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VANCOUVER (Reuters) - Germany's Maria Riesch snatched the women's super combined crown on Thursday after American Lindsey Vonn lost control and blew her chances of a second gold in as many days at the Vancouver Winter Olympics.
Riesch was all smiles as she claimed her first Olympic medal at Whistler mountain while her best friend Vonn was left thumping her fist into the snow after crashing on the concluding slalom leg.
Norwegian biathlete Tora Berger secured her country's 100th Winter Olympic gold, the first nation to reach that landmark, as the Vancouver and Whistler venues basked in a second straight day of crisp sunshine.
Vonn, who won the downhill on Wednesday, had been ahead after the first downhill run and was on course to at least finish on the podium in the combined when she clipped a gate and lost her balance within sight of the finish line.
Vonn's American team mate Julia Mancuso stayed on her skis to finish second to add another silver to her second place in the individual downhill while Sweden's Anja Paerson took the bronze after surviving a high-speed crash the previous day.
Norway became the first nation to reach the magical 100th gold milestone in winter sports when the 28-year-old Berger surged clear of her rivals to win the lung-bursting 15km individual biathlon pursuit, which combines cross-country skiing with rifle shooting.
Berger completed the course in 40 minutes 52.8 seconds, more than 20 seconds clear of Kazakhstan's Elena Khrustaleva, who took the silver medal, and Darya Domracheva of Belarus, who had to settle for the bronze.
Berger's success provided Norway with their second gold medal in Vancouver after Marit Bjoergen won the women's cross-country sprint classic on Wednesday, lifting the Scandinavian powerhouse to sixth place on the medals table at the start of the sixth full day of competition.
The United States led the standings with five golds after scooping up three on Wednesday. Germany moved to outright second with four golds after Riesch's win.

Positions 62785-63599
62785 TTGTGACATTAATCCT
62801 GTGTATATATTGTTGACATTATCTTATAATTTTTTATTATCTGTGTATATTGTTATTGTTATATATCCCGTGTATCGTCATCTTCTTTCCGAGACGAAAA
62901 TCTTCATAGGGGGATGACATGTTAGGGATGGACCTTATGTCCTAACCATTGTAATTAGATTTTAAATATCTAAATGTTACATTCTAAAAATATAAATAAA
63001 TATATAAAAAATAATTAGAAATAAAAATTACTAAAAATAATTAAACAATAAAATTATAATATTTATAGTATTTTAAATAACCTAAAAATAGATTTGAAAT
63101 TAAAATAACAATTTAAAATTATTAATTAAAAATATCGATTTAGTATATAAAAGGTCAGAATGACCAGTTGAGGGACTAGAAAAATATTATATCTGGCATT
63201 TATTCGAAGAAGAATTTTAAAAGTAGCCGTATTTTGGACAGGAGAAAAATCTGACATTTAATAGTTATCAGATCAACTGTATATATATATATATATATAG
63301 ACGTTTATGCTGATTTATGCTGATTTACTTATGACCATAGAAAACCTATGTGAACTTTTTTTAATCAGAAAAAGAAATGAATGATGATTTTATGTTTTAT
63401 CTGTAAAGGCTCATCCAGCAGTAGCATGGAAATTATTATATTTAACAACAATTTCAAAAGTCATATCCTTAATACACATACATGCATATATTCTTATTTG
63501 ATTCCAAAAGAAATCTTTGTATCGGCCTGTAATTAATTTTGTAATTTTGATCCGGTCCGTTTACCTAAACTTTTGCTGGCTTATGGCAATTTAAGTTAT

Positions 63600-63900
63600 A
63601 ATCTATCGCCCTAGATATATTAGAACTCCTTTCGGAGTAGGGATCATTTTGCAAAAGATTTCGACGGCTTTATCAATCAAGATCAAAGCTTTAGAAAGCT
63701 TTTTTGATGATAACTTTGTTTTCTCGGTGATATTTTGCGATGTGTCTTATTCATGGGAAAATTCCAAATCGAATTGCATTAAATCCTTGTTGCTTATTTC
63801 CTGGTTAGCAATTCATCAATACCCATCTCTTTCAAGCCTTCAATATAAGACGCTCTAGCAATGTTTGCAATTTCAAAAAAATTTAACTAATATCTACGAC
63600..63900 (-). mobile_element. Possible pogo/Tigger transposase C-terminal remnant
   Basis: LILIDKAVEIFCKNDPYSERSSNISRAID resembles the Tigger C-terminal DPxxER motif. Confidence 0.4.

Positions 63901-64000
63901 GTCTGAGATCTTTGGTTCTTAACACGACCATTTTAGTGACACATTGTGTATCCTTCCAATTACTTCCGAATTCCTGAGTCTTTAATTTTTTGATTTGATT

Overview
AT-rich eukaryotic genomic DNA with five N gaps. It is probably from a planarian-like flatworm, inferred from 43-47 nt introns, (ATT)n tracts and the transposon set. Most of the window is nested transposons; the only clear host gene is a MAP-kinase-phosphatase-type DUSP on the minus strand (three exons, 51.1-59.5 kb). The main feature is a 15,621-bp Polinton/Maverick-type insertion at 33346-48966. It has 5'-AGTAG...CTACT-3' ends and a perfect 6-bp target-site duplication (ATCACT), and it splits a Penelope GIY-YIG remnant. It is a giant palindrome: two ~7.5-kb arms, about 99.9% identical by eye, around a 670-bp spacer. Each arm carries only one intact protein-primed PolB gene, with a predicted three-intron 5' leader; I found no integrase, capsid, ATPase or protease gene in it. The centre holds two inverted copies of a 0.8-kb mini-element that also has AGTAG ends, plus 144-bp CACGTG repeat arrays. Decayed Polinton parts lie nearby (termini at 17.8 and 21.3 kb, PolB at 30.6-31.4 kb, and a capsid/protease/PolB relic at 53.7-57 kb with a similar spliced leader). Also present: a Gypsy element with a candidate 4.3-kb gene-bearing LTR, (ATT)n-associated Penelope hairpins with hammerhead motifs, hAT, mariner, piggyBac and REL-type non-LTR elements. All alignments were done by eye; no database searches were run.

Another four golds were up for grabs on Thursday, including the men's individual figure skating, one of the glamour events of the Olympics.
Russia's Yevgeny Plushenko was bidding to become the first man in more than half a century to successfully defend the men's title after he won in Turin in four years ago.
He held a narrow lead over American Evan Lysacek and Japan's Daisuke Takahashi after Tuesday's short program and has vowed to risk all by attempting to nail a quadruple jump in Thursday's free program.
"Without the quad it's not men's figure skating," he said.
Riesch's gold medal was the first by a German woman in Alpine skiing at the Olympics since Katja Seizinger and Hilde Gerg won three titles between them at the 1998 Nagano Games.
The 25-year-old finished a disappointing eighth in the individual downhill but was perfectly placed to win the combined after finished second, just 0.33 behind Vonn, after the Thursday's opening run on a shortened downhill course.
As the reigning slalom world champion, she was always likely to catch Vonn, who was still suffering a painful shin injury that almost ruined her chances of competing at the Games.
Editing by Miles Evans